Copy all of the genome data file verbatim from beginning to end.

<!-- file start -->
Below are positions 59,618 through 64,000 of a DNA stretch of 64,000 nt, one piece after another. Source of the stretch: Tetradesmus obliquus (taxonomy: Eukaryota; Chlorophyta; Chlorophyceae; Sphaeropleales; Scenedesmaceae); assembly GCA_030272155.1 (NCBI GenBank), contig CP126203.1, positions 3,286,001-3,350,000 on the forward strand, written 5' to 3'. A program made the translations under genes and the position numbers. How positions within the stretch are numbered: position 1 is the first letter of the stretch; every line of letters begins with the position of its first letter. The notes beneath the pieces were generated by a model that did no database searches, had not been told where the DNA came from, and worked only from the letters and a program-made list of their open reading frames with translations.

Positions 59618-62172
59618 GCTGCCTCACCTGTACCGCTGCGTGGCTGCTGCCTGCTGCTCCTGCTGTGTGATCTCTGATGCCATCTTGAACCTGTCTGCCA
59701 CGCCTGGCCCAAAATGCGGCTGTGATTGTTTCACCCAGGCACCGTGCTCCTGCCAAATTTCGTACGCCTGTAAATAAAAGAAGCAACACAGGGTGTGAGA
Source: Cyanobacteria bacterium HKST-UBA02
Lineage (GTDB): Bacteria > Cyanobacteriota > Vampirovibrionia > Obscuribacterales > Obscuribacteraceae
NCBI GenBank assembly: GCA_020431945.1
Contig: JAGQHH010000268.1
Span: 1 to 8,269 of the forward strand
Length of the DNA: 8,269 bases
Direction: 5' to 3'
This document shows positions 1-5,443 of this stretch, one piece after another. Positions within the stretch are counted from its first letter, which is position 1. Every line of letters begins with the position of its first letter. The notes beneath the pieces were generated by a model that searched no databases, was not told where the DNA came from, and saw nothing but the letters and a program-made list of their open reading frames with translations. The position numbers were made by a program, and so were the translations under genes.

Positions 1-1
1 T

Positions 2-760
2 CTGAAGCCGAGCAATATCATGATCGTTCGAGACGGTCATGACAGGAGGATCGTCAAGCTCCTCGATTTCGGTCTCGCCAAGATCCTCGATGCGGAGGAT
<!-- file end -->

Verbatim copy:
Below are positions 59,618 through 64,000 of a DNA stretch of 64,000 nt, one piece after another. Source of the stretch: Tetradesmus obliquus (taxonomy: Eukaryota; Chlorophyta; Chlorophyceae; Sphaeropleales; Scenedesmaceae); assembly GCA_030272155.1 (NCBI GenBank), contig CP126203.1, positions 3,286,001-3,350,000 on the forward strand, written 5' to 3'. A program made the translations under genes and the position numbers. How positions within the stretch are numbered: position 1 is the first letter of the stretch; every line of letters begins with the position of its first letter. The notes beneath the pieces were generated by a model that did no database searches, had not been told where the DNA came from, and worked only from the letters and a program-made list of their open reading frames with translations.

Positions 59618-62172
59618 GCTGCCTCACCTGTACCGCTGCGTGGCTGCTGCCTGCTGCTCCTGCTGTGTGATCTCTGATGCCATCTTGAACCTGTCTGCCA
59701 CGCCTGGCCCAAAATGCGGCTGTGATTGTTTCACCCAGGCACCGTGCTCCTGCCAAATTTCGTACGCCTGTAAATAAAAGAAGCAACACAGGGTGTGAGA
Source: Cyanobacteria bacterium HKST-UBA02
Lineage (GTDB): Bacteria > Cyanobacteriota > Vampirovibrionia > Obscuribacterales > Obscuribacteraceae
NCBI GenBank assembly: GCA_020431945.1
Contig: JAGQHH010000268.1
Span: 1 to 8,269 of the forward strand
Length of the DNA: 8,269 bases
Direction: 5' to 3'
This document shows positions 1-5,443 of this stretch, one piece after another. Positions within the stretch are counted from its first letter, which is position 1. Every line of letters begins with the position of its first letter. The notes beneath the pieces were generated by a model that searched no databases, was not told where the DNA came from, and saw nothing but the letters and a program-made list of their open reading frames with translations. The position numbers were made by a program, and so were the translations under genes.

Positions 1-1
1 T

Positions 2-760
2 CTGAAGCCGAGCAATATCATGATCGTTCGAGACGGTCATGACAGGAGGATCGTCAAGCTCCTCGATTTCGGTCTCGCCAAGATCCTCGATGCGGAGGAT